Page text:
Artist: The Gaslamp Killer
Producer: Filip Čermák
The Creative Spark: Beeple, Everyday Artist | by Michael Winkelmann
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1. IAMSYS (Tape Intro)
In a world in which upstart DiY talent is flooding the gates of electronic music, a few recent voices have been so strong as to be startling. Lapalux – AKA 25-year-old Stuart Howard – is certainly one such. As singular as a brilliant artist always should be, his instinctive understanding of the atmospheric power of texture grips the ear immediately on listening. Nostalchic is his debut album, mission statement, and the climax of many years of studying his craft. The amalgam of words that make the title is aptly, and perhaps knowingly chosen. The album evokes nostalgia without ever sounding nostalgic, and Howard may have had his tongue in his chic when he added the second half of the title. The album is his most focused document to date, adding his beloved R&B and soul into elements of house and hip hop, all with the trademark Lapalux finish; infectious, lopsided swing and achingly deep texture.
Lapalux was raised in rural Essex, midway between countryside and town; the classic, isolated hinterland that’s produced many a distinctive British voice. There’s a yearning sense to the record that it’s tempting to relate to the young Howard’s dreams about what his eventual escape into larger life might be. He certainly had a dream start when a shot-in-the-dark email to electronic hothouse Brainfeeder was immediately answered by label head Flying Lotus himself, who quickly moved on to sign him. To this day, Lapalux remains the only British artist on the Los Angeles based label.
Having made fans out of Diplo and SBTRKT, remixed everyone from Lianne La Havas via Crystal Fighters to Bonobo, Tawiah, AlunaGeorge and Speech Debelle, as well as supporting FlyLo and playing the main stage at Sonar and in Japan with Clark, it’s prime time for Lapalux’s debut full length. Happily, it was well worth the wait.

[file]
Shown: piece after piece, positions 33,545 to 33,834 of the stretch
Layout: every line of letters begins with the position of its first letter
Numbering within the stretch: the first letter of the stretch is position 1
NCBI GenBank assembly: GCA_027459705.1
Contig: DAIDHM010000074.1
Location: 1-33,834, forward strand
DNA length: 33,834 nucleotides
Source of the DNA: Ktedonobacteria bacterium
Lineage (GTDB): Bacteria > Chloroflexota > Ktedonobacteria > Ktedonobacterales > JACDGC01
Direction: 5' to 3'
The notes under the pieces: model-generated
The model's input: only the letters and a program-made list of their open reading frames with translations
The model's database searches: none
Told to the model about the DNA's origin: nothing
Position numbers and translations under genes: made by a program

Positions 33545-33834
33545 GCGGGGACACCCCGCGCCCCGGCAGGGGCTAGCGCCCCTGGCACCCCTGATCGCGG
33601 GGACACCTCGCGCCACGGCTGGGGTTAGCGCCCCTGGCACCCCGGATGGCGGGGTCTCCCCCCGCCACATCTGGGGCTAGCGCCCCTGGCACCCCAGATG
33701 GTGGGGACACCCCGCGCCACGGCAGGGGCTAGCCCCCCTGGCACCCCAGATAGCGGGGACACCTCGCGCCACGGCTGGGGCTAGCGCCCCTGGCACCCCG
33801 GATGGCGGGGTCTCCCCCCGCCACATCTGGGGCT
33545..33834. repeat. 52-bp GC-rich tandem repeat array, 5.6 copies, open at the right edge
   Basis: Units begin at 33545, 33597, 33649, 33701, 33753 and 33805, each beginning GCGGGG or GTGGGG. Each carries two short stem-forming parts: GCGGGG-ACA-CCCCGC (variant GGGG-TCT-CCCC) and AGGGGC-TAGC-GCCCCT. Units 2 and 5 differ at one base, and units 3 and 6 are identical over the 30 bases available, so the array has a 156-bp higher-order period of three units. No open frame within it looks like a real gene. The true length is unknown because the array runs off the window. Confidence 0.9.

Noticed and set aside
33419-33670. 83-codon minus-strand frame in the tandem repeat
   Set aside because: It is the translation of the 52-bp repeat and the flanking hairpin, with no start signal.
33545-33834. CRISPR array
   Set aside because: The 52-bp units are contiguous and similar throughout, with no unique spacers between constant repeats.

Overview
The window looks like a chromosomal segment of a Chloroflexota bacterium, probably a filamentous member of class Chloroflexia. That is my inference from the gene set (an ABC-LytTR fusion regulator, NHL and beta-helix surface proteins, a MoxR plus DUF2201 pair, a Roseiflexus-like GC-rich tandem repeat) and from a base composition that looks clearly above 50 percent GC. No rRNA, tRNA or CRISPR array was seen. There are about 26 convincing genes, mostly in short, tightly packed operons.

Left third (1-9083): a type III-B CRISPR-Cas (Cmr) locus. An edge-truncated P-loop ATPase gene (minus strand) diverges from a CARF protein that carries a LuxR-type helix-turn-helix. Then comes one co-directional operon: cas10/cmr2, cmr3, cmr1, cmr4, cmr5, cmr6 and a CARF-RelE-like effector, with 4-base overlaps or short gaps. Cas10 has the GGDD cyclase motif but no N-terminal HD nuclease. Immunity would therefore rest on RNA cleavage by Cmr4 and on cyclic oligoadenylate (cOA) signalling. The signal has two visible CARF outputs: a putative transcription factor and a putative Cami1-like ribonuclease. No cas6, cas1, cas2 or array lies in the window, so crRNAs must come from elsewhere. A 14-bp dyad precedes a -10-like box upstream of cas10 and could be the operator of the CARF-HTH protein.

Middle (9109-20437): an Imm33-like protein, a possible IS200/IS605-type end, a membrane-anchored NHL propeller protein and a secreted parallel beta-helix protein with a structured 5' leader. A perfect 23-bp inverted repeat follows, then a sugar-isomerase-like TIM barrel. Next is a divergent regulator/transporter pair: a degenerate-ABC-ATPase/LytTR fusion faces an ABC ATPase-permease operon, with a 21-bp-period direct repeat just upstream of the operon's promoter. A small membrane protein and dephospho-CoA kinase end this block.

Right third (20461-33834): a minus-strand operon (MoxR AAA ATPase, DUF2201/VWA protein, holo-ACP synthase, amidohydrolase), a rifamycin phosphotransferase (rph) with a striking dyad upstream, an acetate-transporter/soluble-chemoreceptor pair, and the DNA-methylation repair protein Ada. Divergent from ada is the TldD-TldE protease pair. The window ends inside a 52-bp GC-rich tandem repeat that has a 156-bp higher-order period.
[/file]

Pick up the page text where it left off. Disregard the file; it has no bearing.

As declared by opener ‘Tape Intro,’ Lapalux is a keen experimenter with tape; looping and layering sounds via the warm-feeling format provides textures that are haunting, beautiful, fragile, and somehow familiar and alien all at once. These experiments are both purposeful and successful, and their result is dizzyingly good. Add to this his gift for treating a vocal, and the effect is profound.
If many producers use the electronic staples – glitches, fragments and unfamiliar swing – few know how to use them with such intent as Lapalux. Howard adopts these devices only to enhance the emotional force of his music, never simply for their own sake. On single ‘Without You,’ (which features the brilliant Kerry Leatham,) the rainy-day, heartbreaking blues is made all the more powerful by the slowed-and-sped vocal. Sung straight, it wouldn’t have had the sense of shattered, conflicting emotion that it does. This is electronic music at its finest: affecting and haunting in a way no other ‘genre’ can be.
’Straight Over my Head’ illustrates Howard’s ability to write a brilliant song. From its tentative, melancholic start, a bassline opens up like a sudden, breathtaking vista, the song abruptly driving forward and taking the listener helplessly with it. On ‘The Dead Sea,’ a squall of jazz trumpets plays over urgent percussion, swirling bass and vocal-like textures to heady effect.
Nostalchic not only has all the hallmarks of a great album – a sense of cohesive purpose, its own themes, arcs and internal logic – it’s an album that could only have been made in electronic music. Howard understands the power and capabilities that are offered by his form, and he’s used them to the full.
Jeremiah Jae – “Cable” official music video.
Directed by Justin Staple (VICE)
From the album “Raw Money Raps”
Premier via Noisey
DOWNLOAD ‘WITHOUT YOU’ ON ITUNES – http://glnk.it/1zn
Taken from Lapalux’s debut album ‘Nostalchic’ – released 26 March worldwide on Brainfeeder.
Vinyl / CD / Digital:
Directed by Nick Ray Rutter in collaboration with Lapalux
Starring: Natalia Tena
1st AD: Dean Noutsos
Production Company: Sonny
Props Maker: Brian Archer
Focus Puller: Ahmet Husseyin
Gaffer: Nathan Porter
Costume Designer: Rebecca Hale
Editor: Patric Ryan @ Marshall Street
Label /Commissioner: Maddy Salvage @ Ninja Tune / Brainfeeder